Happy May! May 1st is National Get Fit Don’t Sit Day™. Every year in May, the American Diabetes Association brings awareness to health risks of excessive sitting and highlights how important it is to stay moving throughout the day.
Sitting for long periods of time increases your risk of chronic health conditions such as diabetes, cardiovascular disease, and cancer. It’s recommended to get up and move for one to three minutes for every 30 minutes you’ve been sedentary.
The good news is that it doesn’t take too much work to break up our sitting time, sometimes we just need the reminder to get up and move! Here are 5 easy ways to increase your movement during the day.
Have an exercise “snack”
If you can’t make it to the gym, you can always fit in a few minutes of exercise to get some benefit. Anything that gets your heart rate up for around four minutes counts as a “snack.” Try 5 minutes of stairs, taking a short brisk walk, or some chair exercises.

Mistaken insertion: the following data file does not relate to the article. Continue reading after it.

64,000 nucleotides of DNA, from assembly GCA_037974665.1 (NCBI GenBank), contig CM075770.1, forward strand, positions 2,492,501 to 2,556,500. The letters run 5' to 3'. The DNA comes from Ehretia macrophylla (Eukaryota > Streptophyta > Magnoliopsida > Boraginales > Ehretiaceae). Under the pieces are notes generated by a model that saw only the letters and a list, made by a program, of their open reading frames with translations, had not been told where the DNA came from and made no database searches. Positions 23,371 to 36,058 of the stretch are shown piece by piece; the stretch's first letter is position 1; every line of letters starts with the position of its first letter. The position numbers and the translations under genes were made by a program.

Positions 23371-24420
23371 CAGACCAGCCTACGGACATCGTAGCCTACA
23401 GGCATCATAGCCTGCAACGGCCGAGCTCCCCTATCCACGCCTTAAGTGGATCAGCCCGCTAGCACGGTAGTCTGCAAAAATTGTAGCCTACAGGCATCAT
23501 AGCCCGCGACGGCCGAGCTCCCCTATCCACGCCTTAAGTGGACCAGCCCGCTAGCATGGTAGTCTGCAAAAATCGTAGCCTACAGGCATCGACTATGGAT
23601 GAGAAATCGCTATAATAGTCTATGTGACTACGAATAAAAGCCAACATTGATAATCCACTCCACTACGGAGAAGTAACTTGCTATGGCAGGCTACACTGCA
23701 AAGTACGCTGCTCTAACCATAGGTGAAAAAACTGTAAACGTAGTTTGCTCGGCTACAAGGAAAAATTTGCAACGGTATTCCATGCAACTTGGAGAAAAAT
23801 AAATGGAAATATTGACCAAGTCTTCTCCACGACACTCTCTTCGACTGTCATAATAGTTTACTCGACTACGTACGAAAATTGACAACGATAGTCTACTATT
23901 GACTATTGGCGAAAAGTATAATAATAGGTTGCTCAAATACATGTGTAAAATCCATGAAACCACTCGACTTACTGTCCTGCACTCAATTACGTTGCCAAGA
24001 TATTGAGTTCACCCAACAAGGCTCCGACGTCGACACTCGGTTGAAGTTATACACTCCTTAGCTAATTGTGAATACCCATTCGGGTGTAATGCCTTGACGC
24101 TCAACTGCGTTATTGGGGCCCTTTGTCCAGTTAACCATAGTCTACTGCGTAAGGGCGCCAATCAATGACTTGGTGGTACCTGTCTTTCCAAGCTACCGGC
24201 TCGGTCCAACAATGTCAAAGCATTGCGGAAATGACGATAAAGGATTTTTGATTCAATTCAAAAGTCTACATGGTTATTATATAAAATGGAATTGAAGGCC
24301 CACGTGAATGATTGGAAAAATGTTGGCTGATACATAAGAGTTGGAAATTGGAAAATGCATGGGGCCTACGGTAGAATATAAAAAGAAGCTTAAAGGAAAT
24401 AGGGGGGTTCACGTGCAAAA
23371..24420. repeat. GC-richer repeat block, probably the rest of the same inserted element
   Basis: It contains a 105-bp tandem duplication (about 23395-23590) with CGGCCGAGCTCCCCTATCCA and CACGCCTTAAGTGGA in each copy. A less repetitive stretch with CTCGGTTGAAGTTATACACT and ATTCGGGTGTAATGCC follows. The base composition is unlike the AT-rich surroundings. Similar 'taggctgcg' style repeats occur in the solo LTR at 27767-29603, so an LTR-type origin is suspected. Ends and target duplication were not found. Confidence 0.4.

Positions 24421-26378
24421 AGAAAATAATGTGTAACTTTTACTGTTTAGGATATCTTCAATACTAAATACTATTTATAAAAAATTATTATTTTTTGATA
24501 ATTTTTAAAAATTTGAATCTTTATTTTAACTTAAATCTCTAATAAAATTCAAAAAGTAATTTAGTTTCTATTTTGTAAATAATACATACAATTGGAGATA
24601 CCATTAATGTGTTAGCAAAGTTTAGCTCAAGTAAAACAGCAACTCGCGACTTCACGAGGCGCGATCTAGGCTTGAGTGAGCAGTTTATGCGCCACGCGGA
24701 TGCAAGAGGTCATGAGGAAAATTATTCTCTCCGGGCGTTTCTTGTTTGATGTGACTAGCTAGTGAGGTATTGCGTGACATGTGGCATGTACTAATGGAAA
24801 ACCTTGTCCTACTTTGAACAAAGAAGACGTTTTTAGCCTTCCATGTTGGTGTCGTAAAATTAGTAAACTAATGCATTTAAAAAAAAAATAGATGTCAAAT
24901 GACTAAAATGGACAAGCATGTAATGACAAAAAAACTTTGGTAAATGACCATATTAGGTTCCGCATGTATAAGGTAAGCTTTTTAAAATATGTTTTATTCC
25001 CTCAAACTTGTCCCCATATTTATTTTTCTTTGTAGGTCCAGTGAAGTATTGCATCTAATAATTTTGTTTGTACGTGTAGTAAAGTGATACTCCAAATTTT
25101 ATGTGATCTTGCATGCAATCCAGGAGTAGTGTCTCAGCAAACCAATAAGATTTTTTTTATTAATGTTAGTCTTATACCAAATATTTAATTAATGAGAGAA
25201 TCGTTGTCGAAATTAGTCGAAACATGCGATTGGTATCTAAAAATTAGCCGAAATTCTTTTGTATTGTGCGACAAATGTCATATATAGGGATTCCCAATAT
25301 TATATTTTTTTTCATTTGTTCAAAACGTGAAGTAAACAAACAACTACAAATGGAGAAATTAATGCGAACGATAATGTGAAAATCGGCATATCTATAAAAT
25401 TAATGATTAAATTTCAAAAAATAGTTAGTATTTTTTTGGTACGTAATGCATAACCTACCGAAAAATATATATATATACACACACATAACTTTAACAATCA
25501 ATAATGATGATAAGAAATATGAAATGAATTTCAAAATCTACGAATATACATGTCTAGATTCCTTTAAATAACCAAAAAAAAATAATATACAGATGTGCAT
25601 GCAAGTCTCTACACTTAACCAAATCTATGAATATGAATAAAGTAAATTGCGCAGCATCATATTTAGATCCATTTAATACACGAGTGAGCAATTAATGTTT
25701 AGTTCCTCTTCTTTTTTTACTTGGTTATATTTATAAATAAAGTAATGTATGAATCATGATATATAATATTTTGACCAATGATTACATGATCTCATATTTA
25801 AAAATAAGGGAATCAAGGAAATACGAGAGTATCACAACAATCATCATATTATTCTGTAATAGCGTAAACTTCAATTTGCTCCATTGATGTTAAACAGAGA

Change up your office routine
Sometimes it feels like you sit all day at work. Reduce your sit time by getting a standing desk and see if you can turn some of those meetings into walking or standing meetings instead of sitting in a conference room. If your office has more than one bathroom, head for one that is a bit farther away from your desk.
Time for a (commercial) break
Quality active time
Spend a few minutes being active with your kids, even a few minutes dancing or running around with them will get the heart pumping! No kids? Your dog would probably appreciate a quick walk or you can get up and play with your cat using a fun feather wand.
Two benefits for one action! If you’re sitting at home, get up and spend a few minutes vacuuming or sweeping, taking out the trash, mowing the lawn, or weeding the garden. It all counts, and it all adds up!
What other ways can you think of to add a little extra movement to your day? Chat with the Brook Experts for even more ideas for increasing your activity.
Chat soon 💬
Reviewed by Emily Matson, MS, RDN
on April 15, 2019. Emily is a Registered Dietitian with her Master's degree in Nutrition from Bastyr University in Kenmore, WA, and is one of our Brook Experts.